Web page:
Photo by Eli Durst at The Blue Sky Center. PSU Vanguard/Jesse Ropers.

Durst’s time shooting the project was full of one-of-a-kind experiences. He pointed out a shot of a well-dressed man in a Dunkin’ Donuts. “I really felt blessed by the photo gods with this one,” he said. “I was in grad school driving around Connecticut photographing and really just failing. Not getting anything good. There was this man in a suit seated in a sort of faux living room library inside the Dunkin’ Donuts. I loved the beauty of it. I had all my photo gear and was like, ‘Should I ask if I can photograph him?’ And was like, ‘No, I’m not going to bother him.’ So I went back to dejectedly eating my muffin and drinking my coffee when I felt a tap on my shoulder, and it was him. His name was Dr. Hans Gandhi, and he came up to me and said, ‘Will you take my photograph?’ It felt like I had earned it because I had failed so miserably… Sometimes in photography, it’s like, ‘Oh, you got lucky,’ but you make your own luck by taking pictures and failing, and shooting hours and getting nothing—like, you make your own luck.”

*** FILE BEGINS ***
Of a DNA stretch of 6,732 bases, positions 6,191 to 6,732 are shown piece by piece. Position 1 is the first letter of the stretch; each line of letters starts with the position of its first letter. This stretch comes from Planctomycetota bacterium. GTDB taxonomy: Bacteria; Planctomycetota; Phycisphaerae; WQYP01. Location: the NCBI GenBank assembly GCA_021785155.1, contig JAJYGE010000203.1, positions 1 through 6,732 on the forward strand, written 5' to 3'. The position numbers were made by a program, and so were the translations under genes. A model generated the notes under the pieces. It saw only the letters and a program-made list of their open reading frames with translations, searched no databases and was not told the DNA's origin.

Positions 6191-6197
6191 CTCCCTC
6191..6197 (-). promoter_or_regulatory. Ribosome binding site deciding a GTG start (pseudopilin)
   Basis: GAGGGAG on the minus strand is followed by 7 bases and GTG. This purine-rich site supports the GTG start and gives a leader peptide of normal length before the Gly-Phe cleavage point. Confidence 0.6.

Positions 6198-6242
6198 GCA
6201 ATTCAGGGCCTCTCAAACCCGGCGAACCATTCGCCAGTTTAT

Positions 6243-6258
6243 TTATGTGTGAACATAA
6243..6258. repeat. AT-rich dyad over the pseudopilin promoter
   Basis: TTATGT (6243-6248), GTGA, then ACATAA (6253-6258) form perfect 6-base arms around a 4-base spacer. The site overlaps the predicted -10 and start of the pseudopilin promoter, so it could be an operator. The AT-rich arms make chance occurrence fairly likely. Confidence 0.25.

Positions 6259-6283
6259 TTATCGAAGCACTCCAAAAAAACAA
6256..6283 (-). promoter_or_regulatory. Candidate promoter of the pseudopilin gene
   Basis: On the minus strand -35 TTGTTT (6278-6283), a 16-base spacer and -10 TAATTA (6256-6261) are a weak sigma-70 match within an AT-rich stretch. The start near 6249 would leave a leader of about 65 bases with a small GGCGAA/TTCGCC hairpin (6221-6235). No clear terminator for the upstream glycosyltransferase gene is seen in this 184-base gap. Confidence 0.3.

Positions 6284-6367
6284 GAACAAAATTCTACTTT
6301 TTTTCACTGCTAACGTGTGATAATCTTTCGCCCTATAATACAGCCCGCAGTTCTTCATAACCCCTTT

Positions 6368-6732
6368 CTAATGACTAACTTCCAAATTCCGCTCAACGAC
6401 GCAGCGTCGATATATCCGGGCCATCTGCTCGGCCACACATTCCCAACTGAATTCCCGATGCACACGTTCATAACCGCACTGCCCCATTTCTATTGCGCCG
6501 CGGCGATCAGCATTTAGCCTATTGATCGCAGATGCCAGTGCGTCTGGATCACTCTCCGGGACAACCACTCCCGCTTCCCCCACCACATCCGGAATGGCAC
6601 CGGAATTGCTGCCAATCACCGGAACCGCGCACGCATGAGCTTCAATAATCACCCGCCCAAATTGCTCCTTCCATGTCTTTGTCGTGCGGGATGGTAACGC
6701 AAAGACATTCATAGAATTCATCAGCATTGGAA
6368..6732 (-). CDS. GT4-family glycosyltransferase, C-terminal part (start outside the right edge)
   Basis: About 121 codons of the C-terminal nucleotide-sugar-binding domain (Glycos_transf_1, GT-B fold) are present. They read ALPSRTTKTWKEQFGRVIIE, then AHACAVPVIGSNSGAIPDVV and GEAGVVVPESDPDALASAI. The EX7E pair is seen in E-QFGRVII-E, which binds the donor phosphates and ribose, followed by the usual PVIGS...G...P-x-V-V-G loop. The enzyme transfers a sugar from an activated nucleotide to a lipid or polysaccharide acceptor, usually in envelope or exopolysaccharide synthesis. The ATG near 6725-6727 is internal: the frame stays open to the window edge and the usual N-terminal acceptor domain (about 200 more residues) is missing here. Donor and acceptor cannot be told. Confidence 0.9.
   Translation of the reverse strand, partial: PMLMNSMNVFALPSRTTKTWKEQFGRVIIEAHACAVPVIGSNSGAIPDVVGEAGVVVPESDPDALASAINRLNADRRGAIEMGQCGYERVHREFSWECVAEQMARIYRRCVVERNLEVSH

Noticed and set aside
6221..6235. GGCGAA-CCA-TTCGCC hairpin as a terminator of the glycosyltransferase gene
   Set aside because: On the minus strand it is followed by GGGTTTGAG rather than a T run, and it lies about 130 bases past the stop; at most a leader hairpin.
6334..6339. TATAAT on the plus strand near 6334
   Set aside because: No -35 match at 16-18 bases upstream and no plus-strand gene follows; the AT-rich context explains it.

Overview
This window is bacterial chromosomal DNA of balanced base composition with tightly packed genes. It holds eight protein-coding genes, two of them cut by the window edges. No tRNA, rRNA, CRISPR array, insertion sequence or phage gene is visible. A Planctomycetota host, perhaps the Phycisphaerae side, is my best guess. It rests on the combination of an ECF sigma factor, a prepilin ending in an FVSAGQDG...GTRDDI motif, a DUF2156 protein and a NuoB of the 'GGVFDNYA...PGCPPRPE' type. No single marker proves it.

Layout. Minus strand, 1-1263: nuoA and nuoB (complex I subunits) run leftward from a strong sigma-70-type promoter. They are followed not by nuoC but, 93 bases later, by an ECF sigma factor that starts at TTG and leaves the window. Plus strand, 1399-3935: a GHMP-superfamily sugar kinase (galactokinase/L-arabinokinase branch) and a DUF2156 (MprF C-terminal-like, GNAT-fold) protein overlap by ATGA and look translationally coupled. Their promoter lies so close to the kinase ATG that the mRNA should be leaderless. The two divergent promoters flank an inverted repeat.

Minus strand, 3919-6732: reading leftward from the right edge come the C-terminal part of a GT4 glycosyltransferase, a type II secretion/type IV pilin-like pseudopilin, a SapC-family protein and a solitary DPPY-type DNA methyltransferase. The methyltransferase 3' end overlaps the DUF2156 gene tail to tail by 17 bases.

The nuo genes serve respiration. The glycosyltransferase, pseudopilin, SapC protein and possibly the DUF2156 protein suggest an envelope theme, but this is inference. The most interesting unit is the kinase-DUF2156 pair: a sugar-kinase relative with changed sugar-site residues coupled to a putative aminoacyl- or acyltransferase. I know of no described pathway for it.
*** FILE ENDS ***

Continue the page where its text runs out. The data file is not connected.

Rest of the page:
Eventually, Durst realized he needed to narrow the project’s scope. Around this time, he was going to boy scout meetings in a church annex’s basement, and fell in love with how the space felt. “I loved the architecture of it, the genericness, the specifics, the linoleum floor, how everyone knows that space, how familiar the space is in America,” Durst said. “I started thinking about what else could be happening in a church basement. That was my first real idea of what this project was going to be. That could be boy scout meetings, bible classes, new age spiritual groups, corporate team building exercises.”